St. Louis wins $250 million in federal urban investment tax breaks
This article first appeared in the St. Louis Beacon, Oct. 30, 2009 - Four St. Louis development entities are sharing in $250 million in federal urban investment tax breaks awarded Friday.
In a joint release, U.S. Secretary of the Treasury Tim Geithner and U.S. Rep. William Lacy Clay announced the awards, which are part of $5 billion to be doled out to 90 recipients.
The St. Louis aid is from the new market tax credit programs and goes to the St. Louis Development Corp., Habitat for Humanity, McCormack-Baron-Salazar and US Bank.
Clay called the aid "tremendous news" for the city as well as the recipients.
"The new market tax credits, which are partially funded by the Recovery Act, are a key tool to help cities, and those groups and entities who build up our cities, to encourage private sector investment that creates jobs, transforms distressed neighborhoods and makes financing available for difficult projects in urban areas," Clay said in a statement.
The details of the awards, as provided by Clay's office:
- St. Louis Development Corp. (of St. Louis) for $65 million: The money will be used for "a variety of financial products with flexible structuring alternatives to meet the unique needs of each project," including "equity investments and below-market interest rate loans ranging from $500,000 to $15 million."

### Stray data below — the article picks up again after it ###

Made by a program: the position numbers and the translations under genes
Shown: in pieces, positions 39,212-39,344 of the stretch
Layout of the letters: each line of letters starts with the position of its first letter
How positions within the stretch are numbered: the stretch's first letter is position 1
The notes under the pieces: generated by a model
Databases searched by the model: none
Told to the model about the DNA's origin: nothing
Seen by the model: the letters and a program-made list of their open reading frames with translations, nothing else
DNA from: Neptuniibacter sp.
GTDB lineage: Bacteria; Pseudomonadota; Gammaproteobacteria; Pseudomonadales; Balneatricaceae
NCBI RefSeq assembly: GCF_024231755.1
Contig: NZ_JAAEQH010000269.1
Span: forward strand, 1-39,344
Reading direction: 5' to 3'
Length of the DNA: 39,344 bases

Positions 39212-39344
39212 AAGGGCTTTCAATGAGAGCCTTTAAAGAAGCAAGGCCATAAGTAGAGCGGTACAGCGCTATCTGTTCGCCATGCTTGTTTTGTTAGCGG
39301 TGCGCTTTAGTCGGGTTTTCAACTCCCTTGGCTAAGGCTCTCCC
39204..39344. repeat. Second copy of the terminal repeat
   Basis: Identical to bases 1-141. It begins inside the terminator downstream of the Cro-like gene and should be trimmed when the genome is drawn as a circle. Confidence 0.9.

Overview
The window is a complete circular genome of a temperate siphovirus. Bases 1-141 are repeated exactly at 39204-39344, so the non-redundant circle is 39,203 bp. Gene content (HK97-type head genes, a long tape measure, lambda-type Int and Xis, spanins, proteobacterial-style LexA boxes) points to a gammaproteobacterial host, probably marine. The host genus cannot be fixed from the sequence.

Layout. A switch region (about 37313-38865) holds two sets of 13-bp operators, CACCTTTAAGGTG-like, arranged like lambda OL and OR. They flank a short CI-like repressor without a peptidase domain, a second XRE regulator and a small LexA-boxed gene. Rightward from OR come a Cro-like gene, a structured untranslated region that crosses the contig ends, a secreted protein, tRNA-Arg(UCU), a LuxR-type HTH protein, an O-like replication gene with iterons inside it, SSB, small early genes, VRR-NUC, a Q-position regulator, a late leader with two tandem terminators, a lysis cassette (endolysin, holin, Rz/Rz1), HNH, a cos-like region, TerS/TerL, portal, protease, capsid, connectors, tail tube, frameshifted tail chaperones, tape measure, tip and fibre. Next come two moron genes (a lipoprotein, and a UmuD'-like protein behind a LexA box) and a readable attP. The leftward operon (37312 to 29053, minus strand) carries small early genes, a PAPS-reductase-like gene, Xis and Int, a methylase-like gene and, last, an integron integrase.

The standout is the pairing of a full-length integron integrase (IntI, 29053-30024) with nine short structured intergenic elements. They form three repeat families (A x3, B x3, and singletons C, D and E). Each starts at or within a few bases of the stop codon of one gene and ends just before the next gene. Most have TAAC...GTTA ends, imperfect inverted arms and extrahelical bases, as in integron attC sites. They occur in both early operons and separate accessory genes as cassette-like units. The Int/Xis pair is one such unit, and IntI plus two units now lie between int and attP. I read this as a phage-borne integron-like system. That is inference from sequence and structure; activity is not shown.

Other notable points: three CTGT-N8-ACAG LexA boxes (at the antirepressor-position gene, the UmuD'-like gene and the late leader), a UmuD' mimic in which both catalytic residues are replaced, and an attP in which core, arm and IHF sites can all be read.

- Habitat for Humanity International for $50 million: The agency will use the money in St. Louis and St. Louis County, and elsewhere, o set up "favorable loan rates and terms'' and no-interest loans for the construction of "housing for low-income homeowners, built by the homeowners with assistance from volunteers."
- US Bank Community Development Entity for $95 million: The bank's development arm "will provide equity, equity-like debt and favorable loan rates and terms for real estate development and operating businesses. The target borrower will be a qualified business who will develop or rehabilitate commercial real estate as rental or owner occupied property."
- McCormack-Baron-Salazar Urban Initiatives for $40 million: The firm will use the money "to invest in low-income communities across the country, with a focus on developments that can accelerate revitalization by bringing jobs and economic activity back to these neighborhoods."
The new market tax credit program was set up by Congress in December 2000. The recipients can use the credit to pare down their federal income taxes "for making equity investments'' in qualified projects. The credits amount to 39 percent of the investment.